Today’s submission comes from artist Dipen Patel who completed this car drawing in graphite and charcoal. This was drawn SOOO well, especially from this perspective. I think that drawing cars from the side or front is so much easier than a more unique position like this, so great job!

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Photographing Your Work

In your submission, you said you had no way to get a good photo of this. It is too large to scan and you only had a cellphone to take the photo. The problem is I can’t see what I need to see to really give a good critique, so we are going to talk more about getting a good photo. This one is super grainy which tells me it was taken indoors in poor lighting. Most cellphones can get perfectly good photos for online sharing, so I doubt the phone camera itself was your problem. No matter what type of camera you have, you have to learn how to get decent photos of your work with that camera and figure out what lighting is going to work best. I prefer to take photos indoors in indirect bright light. I have to play around with it quite a bit to get the right shot, but it’s something you really have to practice with. Getting good at taking photos of your art is as important as getting good at your artistic techniques themselves! If your phone doesn’t take good photos, get a friend to come over and use their phone or camera.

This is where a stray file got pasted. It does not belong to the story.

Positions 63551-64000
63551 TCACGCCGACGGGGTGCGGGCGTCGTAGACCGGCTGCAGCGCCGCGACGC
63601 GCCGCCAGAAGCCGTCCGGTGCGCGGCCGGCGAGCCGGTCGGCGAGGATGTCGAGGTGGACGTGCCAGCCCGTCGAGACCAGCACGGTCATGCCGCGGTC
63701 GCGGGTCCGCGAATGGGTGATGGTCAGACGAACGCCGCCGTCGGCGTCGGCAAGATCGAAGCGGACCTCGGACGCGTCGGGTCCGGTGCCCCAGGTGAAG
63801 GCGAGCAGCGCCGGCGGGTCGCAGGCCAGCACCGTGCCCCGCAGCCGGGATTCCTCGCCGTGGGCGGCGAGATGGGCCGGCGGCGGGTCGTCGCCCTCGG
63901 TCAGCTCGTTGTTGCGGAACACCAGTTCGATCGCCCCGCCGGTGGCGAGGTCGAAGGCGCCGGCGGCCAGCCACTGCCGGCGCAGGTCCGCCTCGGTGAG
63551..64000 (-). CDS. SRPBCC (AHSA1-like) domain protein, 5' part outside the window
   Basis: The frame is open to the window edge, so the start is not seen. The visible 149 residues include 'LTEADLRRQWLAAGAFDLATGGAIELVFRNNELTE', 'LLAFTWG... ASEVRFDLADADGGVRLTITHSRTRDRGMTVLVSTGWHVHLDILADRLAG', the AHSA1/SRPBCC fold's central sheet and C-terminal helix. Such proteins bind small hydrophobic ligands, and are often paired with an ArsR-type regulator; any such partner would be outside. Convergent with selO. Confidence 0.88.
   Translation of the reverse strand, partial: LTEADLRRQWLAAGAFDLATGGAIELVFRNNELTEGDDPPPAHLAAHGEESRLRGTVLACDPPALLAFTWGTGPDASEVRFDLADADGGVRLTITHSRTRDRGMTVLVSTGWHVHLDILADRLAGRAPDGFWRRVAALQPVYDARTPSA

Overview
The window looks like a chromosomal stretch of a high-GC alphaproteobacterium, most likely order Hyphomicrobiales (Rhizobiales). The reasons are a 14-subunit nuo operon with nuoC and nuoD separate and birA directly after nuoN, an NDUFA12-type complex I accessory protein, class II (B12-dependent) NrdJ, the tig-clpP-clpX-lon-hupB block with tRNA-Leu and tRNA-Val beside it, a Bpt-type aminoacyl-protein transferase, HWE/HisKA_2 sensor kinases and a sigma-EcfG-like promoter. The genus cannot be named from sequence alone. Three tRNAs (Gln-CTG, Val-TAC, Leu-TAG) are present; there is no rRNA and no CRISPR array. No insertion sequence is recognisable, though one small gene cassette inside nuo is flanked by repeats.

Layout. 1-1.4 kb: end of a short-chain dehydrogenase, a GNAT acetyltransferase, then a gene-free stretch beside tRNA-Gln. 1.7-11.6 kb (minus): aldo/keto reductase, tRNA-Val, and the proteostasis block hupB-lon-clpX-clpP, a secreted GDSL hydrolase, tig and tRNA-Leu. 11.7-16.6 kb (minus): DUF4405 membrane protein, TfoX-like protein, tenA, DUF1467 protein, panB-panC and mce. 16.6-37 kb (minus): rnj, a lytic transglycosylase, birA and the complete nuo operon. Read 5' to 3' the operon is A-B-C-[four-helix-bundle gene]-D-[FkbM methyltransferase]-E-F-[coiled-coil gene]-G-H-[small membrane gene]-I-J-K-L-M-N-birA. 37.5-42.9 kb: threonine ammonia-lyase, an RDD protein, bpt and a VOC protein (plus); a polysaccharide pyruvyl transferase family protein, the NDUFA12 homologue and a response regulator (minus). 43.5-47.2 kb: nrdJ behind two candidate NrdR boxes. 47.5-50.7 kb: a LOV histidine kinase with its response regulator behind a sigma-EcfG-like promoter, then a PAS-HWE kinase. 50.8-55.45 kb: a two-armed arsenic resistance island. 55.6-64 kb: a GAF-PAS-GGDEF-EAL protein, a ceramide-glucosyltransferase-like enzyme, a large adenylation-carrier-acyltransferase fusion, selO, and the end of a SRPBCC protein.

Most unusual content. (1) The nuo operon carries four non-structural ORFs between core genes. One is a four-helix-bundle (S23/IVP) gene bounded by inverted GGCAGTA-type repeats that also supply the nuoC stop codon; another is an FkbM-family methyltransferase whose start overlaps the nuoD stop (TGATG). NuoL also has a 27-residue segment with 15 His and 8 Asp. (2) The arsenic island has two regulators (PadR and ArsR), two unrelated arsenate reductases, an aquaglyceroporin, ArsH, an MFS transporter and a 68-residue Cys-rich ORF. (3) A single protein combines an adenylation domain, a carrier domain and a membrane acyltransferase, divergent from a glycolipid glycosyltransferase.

Next, you said in your submission “I was quite impressed with myself when I finished it because that was my best drawing so far, but every time I keep looking at it I seem to dislike it more and more. It looks absolutely great from afar, but I don’t like it from close up. I still get gloss/shine problems which I hoped the charcoal would fix but it did not.”

This is not uncommon. As long as you are noticing specific things that you would change next time, this can be very helpful in your growth as an artist. Being able to say “I would add more details to the tires next time” can really help, where saying “ugg I don’t like it” does not. If you’re going to sit and look at it, think about the parts you love and the parts you would change.

As for the gloss/shine of the graphite, charcoal won’t fix this because the graphite is still going to be shiny. If anything it makes it worse because now you have super flat areas right next to shiny areas. It makes the difference more noticeable. Graphite is a lubricant. As you layer and layer, or even worse…add pressure to the pencil, you’re polishing that graphite to a high shine. You can help tone this down by using a light hand as you work.